"[T]here are, at bottom, basically two ways to order social affairs, Coercively, through the mechanisms of the state -- what we can call political society. And voluntarily, through the private interaction of individuals and associations -- what we can call civil society. ... In a civil society, you make the decision. In a political society, someone else does. ... Civil society is based on reason, eloquence, and persuasion, which is to say voluntarism. Political society, on the other hand, is based on force." ~ Ed Crane
Why 'The Greatest Generation'?
Exclusive to STR
Tom Brokaw coined the phrase “the Greatest Generation” for those Americans who lived through the Great Depression of the 1930s and who went on to fight, kill and die in World War II. You have to ask yourself why a key spokesman for the established government-friendly (to say the least) mainstream media would hold these Americans in such high regard.
Since Brokaw is a solid part of the establishment, he and others like him have a deeply vested interest in maintaining the status quo, just as the government does. As America and the world continue to sink into what some people are calling the beginnings of the Greatest Depression, what better example to hold up for people to follow than a generation who suffered severe poverty and lack of food, clothing, medicine and shelter in silence during the last major economic upheaval in the 1930s, and who then blindly believed and obeyed the government by unquestioningly marching off to an unnecessary war in 1941?
The average American does seem to be too naïve, especially in the 1930s. For example, when World War I veterans were suffering with their families in 1932 due to the economic depression, they formed a virtual army of 17,000 veterans and approximately 26,000 of their family members, the Bonus Army. Their purpose was to petition Congress and President Hoover to allow them early redemption of their Service Certificates they received for their service to the government in “the war to end all wars,” WW I. They were encouraged in their purpose by retired U.S.M.C. General Smedley Butler, who is the author of the eye-opening book, War Is a Racket.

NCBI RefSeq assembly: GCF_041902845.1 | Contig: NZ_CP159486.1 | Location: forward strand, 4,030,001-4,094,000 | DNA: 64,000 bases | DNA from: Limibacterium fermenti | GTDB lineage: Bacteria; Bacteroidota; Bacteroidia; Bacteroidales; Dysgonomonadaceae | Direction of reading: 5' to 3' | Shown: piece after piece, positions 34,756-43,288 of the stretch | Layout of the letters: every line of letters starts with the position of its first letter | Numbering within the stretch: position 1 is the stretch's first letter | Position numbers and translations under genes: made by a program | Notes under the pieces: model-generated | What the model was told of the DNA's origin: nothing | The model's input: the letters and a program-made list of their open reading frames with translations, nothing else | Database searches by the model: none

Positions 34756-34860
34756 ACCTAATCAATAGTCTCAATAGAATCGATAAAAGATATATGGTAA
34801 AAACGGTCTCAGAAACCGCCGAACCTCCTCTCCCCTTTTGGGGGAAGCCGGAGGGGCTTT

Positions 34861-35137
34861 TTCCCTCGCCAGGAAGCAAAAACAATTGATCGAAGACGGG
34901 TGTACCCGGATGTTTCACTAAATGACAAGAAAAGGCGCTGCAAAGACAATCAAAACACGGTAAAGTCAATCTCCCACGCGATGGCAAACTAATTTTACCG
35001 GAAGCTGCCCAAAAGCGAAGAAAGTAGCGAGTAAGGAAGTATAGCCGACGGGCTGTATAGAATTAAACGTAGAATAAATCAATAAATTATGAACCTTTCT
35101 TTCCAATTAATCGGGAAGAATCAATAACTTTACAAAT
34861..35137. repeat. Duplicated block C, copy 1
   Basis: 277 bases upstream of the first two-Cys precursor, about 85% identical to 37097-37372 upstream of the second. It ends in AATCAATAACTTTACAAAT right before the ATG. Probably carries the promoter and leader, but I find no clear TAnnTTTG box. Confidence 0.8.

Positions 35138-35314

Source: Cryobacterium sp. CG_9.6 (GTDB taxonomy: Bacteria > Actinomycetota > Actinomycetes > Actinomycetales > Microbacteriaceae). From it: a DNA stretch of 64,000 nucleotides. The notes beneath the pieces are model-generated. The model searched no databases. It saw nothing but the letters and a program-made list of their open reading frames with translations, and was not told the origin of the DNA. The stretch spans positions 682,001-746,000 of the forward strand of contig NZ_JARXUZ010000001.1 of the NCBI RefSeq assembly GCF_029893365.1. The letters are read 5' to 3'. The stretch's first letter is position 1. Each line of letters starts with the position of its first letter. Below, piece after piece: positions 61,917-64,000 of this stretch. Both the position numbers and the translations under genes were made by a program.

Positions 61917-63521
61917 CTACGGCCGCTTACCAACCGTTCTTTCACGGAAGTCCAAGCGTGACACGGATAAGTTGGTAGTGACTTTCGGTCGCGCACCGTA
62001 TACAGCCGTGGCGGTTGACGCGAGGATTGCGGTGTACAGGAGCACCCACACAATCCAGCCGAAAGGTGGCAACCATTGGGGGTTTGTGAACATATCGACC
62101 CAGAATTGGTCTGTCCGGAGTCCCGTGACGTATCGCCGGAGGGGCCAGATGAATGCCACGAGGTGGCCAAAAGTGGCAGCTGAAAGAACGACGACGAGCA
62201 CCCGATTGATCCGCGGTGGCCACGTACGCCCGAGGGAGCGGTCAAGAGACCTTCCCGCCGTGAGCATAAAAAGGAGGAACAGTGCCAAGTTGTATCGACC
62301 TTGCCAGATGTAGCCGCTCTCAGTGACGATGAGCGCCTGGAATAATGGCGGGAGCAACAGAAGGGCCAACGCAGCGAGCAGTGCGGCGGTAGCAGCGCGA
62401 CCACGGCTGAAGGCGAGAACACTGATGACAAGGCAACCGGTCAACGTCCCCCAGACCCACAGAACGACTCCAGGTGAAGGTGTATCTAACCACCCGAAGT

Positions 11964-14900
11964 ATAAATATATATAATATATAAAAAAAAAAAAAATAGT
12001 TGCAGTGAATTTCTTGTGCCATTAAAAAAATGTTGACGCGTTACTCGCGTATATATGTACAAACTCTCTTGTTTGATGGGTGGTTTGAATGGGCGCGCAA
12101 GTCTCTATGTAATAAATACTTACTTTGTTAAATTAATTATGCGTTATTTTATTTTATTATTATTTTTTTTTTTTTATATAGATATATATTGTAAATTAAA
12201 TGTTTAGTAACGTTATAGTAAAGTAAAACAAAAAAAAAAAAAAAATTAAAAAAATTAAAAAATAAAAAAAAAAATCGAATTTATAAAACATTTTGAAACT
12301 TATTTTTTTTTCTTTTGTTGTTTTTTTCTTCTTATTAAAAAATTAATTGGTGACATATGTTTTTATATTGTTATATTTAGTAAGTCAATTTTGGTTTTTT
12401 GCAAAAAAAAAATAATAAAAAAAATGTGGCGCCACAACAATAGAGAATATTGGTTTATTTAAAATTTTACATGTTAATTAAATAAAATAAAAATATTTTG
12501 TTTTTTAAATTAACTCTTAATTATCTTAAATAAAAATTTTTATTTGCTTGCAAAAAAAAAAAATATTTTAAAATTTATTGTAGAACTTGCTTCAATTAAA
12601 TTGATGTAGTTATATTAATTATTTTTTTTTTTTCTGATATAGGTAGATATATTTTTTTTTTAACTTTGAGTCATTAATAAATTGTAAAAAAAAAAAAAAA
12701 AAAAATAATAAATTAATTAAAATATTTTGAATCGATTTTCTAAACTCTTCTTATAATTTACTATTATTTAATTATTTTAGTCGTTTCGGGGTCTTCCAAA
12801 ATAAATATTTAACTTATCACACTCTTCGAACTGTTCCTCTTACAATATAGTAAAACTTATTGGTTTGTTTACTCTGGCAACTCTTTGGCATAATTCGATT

The veterans set up a camp near Congress. However, Hoover ordered the police to clear the veterans and their impoverished families from their camps. The veterans resisted and several of them were gunned down by the police, but the veterans and their camps remained. The next day Hoover ordered the U.S. Army under General MacArthur to clear the American veterans from Washington, D.C. When the veterans saw the U.S. troops, they started to cheer, thinking they were there to honor them! However, they were deadly wrong. The troops attacked the veterans and their families, killing some and evicting all of them. After this display of brutal armed force and violence by the government, there was not much serious resistance to it.
Instead of suffering in silence as “the Greatest Generation” did, they should have “abolished” the government as called for by the Declaration of Independence. If they had done that, there could have been a community free of the misery that was the Great Depression, and World War II may never have happened.
Today, as we find ourselves in similar circumstances with the first stages of the Greatest Depression and the government starting wars halfway around the world, we need to ask ourselves what, if anything, are we are going to do. Are we going to follow the example of our parents and grandparents, of “the Greatest Generation” and suffer along with our loved ones in humiliating silence? Will young people look to serving the government’s war machine as a way out of unemployment and poverty, thus strengthening the cause of our problems, just as “the Greatest Generation” did? Will soldiers and Marines follow the soulless and disgusting example of their predecessors who attacked and fired on the helpless military veterans and their families of the Bonus Army? We have a lot of very important questions that must be answered sooner than we think.